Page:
Having recently done a segment on Let’s Talk America radio with my friend, and host, Shana Thornton, it seemed only natural to dedicate a post to cervical cancer. Especially since we hadn’t done anything all January.
With the screening offered in the United States, pap smear anyone(?), as well as the HPV vaccine whose impact in combatting this disease has definitely been felt, not to mention the fact that I just recently diagnosed a case of Cervical Cancer, I couldn’t NOT write about it.
Here are my Top 5 Things you need to know about Cervical Cancer:
- True to form. In ALL the cases of cervical cancer I’ve EVER diagnosed; the one thing they all had in common was either they had never had a pap smear, OR they hadn’t had a pap smear in a REALLY long time. As supported by the literature, most cases of cervical cancer occur in women who either have never had pap smear screening or were inadequately screened(see guidelines below).
- The incidence of cervical cancer in the good ole U.S. of A has decreased > 50% due to screening. Can we say pap smear! Talk about screening that makes an impact!
Here’s what you need to know about the pap smear: Pap smear screening starts at the age of 21. Why? Because less than 0.1% of cervical cancer occurs in folks <20 years of age(1). Also, most young people are young and healthy. The majority of the time, the immune system is strong enough to clear the body of HPV over the course of 1-2 years; hence, the rationale behind NOT implementing oft times over excessive treatments such as colposcopies, biopsies, etc, which are NOT without consequences; i.e., preterm labor, cervical incompetence, to name a few.
- Pap smear screening guidelines:
- <21: no screening recommended; however, in this age group, if there is sexual activity, we do screen for gonorrhea and chlamydia
- 21-29: pap smear screening alone. This can occur every 3 years. HPV testing, or co-testing, is NOT done in this group due to the fact that there is a high prevalence of infection with high risk HPV in this age group. These infections are primarily transient and rarely result in a diagnosis of cervical cancer. Another instance of less being more(see above).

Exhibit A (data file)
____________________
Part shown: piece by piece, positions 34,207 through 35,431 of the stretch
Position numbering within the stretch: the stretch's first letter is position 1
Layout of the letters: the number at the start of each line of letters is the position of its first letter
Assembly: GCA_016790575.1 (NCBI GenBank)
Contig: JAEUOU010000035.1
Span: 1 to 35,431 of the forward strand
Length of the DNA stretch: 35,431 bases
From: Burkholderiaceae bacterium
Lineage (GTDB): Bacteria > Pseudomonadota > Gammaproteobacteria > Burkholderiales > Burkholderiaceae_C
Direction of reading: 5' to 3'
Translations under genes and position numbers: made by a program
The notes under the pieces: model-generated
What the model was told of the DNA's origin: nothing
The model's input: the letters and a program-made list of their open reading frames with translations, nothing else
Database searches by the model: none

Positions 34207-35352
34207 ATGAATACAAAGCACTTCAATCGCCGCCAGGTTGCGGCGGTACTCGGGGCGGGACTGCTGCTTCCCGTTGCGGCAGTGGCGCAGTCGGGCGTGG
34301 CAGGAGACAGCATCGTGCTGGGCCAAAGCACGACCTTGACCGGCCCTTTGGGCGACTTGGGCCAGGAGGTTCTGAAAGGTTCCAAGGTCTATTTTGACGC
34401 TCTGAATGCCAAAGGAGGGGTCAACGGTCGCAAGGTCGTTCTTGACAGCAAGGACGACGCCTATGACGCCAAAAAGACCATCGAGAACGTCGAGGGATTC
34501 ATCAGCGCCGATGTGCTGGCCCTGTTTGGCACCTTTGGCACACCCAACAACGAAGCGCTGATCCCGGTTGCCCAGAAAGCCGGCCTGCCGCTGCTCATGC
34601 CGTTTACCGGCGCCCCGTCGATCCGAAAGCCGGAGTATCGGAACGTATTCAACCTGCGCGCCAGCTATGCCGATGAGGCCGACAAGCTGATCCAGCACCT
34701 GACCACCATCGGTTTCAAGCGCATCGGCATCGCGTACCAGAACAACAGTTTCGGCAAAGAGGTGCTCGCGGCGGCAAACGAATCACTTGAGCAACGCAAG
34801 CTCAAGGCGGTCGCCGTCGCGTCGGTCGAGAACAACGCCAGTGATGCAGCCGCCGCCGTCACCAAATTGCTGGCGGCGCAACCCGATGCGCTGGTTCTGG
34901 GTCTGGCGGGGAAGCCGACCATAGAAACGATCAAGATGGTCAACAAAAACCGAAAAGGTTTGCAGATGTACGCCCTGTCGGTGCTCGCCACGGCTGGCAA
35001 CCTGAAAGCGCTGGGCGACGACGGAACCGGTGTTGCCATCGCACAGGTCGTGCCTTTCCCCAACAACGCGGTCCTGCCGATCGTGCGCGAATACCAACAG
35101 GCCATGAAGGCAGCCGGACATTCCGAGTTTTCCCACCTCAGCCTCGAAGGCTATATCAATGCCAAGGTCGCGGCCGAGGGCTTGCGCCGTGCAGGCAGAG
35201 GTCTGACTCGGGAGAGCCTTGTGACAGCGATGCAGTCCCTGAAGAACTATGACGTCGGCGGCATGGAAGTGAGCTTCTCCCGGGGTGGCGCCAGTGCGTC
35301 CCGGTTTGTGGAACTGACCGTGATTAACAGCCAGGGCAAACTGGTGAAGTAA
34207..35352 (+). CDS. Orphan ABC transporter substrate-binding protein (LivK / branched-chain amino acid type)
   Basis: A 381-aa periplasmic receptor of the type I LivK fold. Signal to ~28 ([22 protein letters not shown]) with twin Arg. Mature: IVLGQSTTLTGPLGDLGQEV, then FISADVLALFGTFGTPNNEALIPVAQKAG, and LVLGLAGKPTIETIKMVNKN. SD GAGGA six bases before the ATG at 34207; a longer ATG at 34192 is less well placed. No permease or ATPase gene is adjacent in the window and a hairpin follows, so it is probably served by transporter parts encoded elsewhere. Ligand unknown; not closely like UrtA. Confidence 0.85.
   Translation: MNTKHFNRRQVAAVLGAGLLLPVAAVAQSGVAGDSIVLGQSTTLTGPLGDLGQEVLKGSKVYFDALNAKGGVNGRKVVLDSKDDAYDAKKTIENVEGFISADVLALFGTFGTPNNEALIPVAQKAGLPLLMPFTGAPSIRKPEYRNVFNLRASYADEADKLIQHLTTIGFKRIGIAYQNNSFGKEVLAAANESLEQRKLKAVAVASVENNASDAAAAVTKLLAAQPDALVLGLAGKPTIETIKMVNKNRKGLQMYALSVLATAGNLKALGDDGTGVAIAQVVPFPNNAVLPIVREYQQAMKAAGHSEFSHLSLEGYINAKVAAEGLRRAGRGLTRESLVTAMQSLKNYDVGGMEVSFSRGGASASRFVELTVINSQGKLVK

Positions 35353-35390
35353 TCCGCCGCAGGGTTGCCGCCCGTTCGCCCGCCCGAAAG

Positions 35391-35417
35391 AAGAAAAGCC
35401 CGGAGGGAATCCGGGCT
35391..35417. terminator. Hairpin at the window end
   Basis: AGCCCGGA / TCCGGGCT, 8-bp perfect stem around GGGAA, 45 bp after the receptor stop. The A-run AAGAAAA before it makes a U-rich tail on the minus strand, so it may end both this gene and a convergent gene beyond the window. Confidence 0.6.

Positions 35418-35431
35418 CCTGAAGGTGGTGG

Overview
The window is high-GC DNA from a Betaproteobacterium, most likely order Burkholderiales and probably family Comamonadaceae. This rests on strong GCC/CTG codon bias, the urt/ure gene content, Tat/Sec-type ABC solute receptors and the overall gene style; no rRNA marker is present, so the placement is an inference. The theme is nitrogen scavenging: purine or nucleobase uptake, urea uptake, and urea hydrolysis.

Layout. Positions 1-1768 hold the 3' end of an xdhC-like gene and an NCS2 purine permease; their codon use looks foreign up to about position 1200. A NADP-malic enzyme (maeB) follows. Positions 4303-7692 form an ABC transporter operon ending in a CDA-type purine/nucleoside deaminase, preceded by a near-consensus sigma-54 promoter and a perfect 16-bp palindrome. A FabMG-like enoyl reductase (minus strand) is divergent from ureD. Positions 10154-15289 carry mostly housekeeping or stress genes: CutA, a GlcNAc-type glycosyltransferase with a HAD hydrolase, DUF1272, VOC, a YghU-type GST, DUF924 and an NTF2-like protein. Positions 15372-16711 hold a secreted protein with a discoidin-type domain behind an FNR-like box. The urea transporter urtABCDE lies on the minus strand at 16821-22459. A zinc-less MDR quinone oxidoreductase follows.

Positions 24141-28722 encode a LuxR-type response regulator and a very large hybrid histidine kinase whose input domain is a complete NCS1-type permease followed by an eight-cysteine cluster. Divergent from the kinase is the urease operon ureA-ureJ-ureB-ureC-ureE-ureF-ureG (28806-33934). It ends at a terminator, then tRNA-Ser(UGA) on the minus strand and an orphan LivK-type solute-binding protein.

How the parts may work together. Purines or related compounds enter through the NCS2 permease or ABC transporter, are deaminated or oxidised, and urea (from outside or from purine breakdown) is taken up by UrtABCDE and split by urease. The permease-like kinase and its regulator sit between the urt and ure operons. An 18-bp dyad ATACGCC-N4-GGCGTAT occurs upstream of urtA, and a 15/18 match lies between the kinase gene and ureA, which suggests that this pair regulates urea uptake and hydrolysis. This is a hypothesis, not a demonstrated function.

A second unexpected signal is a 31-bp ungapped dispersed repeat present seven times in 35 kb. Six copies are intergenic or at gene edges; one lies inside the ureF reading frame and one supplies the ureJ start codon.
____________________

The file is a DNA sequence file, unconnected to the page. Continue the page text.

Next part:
- 30-65: two options exist here. One can either do pap smear screening alone every 3 years, OR, a pap smear with co-testing(HPV testing included), every 5 years.
- >65: with no significant pap smear history, one could theoretically choose to forgo further pap smear screening at this point. And just what defines no “significant” pap smear history? This is defined as no history of cervical cancer or cervical dysplasia requiring intervention. Having met this criteria, if one has 3 negative pap smears(cytology alone, noted to be done every 3 years(see above)), OR, 2 consecutive negative co tests(both pap smear screening and HPV testing done every 5 years), the most recent being within 5 years, THEN, one could forego further pap smear testing. Having said this, with how active the senior community has become in recent years; i.e., the development of senior communities, folks being sexually active longer, and leading more VIBRANT social lives, I’d keep in mind that the aforementioned are merely guidelines and should be tailored to each individual.
- History of Hysterectomy: if the cervix was removed and the hysterectomy was done for benign reasons(for ex: uterine fibroids, endometriosis, etc), and there is NO history of cervical dysplasia/cervical cancer requiring treatment over the past 20 years, pap smears can be for-gone.
- Human Papilloma Virus(HPV). Persistent vs. Transient. High risk vs. Low Risk. We only care about high risk hpv types. Specifically 16/18 as type 16 is associated with 60% of cervical cancers and 18 is associated with roughly 15% of cervical cancers. Most high risk hpv types are transient and pose little risk of progression to cancer. Persistent hpv, if present up to 2 years after the initial diagnosis, is strongly predictive of subsequent development into cervical cancer.
- HPV Vaccine. ACOG, the American College of Obstetrics and Gynecologists recommends administering the vaccine to women ages 9-26. The best candidates for this vaccination are those who have had NO EXPOSURE to HPV; i.e., are not yet sexually active. Bivalent, quadrivalent, or more recently the 9-valent vaccine; JUST GET ONE! When my mini is old enough to get it; she will.
Get in where you fit in. Pap smears are a screening test. The guidelines noted above are JUST that; guidelines. YOU are responsible for your health. The above are helpful tidbits to help guide you along your health journey. What is for some may not be for others. Remember, medicine is more of an art, and NOT an unchanging science. Know the recommendations and what is available to you so that you and your clinician can best tailor your care to fit your needs.
Hoping this blog post has enlightened you!
Until next time,
Look Better. Feel Better. Be Better.
The above blog post directly references ACOG Bulletin 168, October 2016
Wife, mother, Midwesterner, and award-winning OB/GYN, Dr. Angela is equal parts best girlfriend and bold professional, supporting women’s health with innovative approaches to care and heavy doses of humor. Dr. Angela has done more than launch a successful practice, she has defined herself as a voice for a new generation of womanhood, established her ASK DR. ANGELA brand committed to authenticity, and built a community rooted in trust, candor, and compassion.